It is important to think beyond specific guidelines in website design. Ultimately what matters more than the guidelines is the user experience. For that reason, there may be occasional exceptions to the guidelines. Here are a few examples where Success Criteria () can be flexible to put the user experience first:
This SC states that a mobile app or web page should display either portrait or landscape orientation. An exception is if the content would not be understood as a result, for example, a cheque deposit function, a Virtual Reality (VR) goggles app, or a piano app. All of these require a landscape orientation exclusively.
1.4.3: Contrast (Minimum)
This SC states that text and icons must meet a given colour contrast requirement. Company logos, however, are exempt for this requirement.
1.4.5 Images of Text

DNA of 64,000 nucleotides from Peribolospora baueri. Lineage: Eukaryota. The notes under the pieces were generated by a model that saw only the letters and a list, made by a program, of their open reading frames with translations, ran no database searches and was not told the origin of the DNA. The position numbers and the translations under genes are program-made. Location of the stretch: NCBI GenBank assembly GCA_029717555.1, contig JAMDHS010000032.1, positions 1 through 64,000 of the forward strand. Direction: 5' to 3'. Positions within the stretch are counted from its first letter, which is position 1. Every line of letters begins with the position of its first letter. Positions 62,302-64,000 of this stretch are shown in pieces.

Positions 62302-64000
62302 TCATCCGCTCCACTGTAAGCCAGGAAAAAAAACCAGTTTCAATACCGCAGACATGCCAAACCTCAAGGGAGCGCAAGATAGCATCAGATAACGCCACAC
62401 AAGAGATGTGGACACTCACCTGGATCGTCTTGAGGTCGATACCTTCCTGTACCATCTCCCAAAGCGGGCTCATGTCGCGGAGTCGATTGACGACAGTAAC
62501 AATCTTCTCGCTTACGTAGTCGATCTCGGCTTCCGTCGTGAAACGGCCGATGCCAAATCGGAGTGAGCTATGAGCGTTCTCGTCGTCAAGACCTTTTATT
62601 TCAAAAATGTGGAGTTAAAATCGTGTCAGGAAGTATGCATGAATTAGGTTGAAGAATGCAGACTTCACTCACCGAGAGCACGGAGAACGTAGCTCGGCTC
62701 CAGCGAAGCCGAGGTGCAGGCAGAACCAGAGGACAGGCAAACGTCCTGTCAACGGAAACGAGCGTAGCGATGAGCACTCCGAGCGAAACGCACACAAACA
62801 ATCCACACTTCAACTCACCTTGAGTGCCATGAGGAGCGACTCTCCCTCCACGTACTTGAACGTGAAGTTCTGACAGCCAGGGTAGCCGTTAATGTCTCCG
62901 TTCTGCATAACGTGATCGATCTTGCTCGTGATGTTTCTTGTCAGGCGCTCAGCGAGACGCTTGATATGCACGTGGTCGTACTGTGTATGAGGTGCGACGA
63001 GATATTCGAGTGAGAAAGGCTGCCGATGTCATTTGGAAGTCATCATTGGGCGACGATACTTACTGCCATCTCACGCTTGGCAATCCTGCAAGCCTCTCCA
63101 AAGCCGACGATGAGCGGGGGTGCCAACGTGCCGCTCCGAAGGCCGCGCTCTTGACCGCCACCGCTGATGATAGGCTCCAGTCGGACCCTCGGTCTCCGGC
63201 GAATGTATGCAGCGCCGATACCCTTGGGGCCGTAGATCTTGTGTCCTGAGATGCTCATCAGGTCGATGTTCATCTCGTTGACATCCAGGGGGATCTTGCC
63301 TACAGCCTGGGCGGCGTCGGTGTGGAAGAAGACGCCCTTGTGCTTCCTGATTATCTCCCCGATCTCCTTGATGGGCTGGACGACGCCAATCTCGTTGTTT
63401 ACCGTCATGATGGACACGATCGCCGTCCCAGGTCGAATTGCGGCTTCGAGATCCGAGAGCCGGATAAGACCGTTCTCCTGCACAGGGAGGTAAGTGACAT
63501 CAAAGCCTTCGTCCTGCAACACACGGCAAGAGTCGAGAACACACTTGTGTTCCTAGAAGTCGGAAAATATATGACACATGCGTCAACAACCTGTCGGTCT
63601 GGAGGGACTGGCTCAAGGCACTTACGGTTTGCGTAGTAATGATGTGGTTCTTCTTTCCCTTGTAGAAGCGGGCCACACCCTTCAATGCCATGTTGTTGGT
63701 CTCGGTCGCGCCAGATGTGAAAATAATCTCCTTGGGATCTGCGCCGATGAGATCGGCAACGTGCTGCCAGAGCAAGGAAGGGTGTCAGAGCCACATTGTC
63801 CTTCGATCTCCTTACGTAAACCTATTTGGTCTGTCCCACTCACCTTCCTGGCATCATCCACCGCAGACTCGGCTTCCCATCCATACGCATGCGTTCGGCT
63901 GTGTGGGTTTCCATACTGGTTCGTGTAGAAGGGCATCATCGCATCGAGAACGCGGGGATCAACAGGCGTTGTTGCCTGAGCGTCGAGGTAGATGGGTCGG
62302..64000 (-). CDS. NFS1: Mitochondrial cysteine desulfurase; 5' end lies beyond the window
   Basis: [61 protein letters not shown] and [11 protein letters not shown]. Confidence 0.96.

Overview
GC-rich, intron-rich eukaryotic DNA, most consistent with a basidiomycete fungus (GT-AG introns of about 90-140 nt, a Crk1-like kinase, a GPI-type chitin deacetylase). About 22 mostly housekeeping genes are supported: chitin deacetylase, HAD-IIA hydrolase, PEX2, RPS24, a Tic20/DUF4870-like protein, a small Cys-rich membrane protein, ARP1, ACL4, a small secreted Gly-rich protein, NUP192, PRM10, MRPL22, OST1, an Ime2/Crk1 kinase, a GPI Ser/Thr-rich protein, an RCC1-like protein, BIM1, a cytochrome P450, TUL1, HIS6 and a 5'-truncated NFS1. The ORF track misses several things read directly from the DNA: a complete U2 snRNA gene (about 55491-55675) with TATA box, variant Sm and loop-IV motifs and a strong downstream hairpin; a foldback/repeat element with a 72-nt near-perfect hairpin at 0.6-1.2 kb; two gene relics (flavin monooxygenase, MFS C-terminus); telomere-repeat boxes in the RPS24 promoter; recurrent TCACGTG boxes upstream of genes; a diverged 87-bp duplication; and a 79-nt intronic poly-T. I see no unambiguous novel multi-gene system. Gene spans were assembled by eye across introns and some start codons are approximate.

Use text rather than images of text. Logos are exempt from this requirement.
2.4.3: Focus Order
When a user tabs through the clickable elements on a page, the focus order should go from top-to-bottom, left-to-right. In some cases, an experience can be improved by adjusting this guideline.
For example, when a primary button (“Continue”) is on the right side (for ), and the secondary button (“Cancel”) is on the left side. In this case, the “Continue” button should be reached before the “Cancel” button.
Additional context to help screen reader users
On-screen text is the best way to label buttons; however, an aria-label is acceptable if the button is recognizable. Be sure to label the icon concisely, for example, “print” rather than “print button.”
Web Content Accessibility Guidelines
A principle that ensures that a product, service or a system is not only accessible but also easy to use and understand.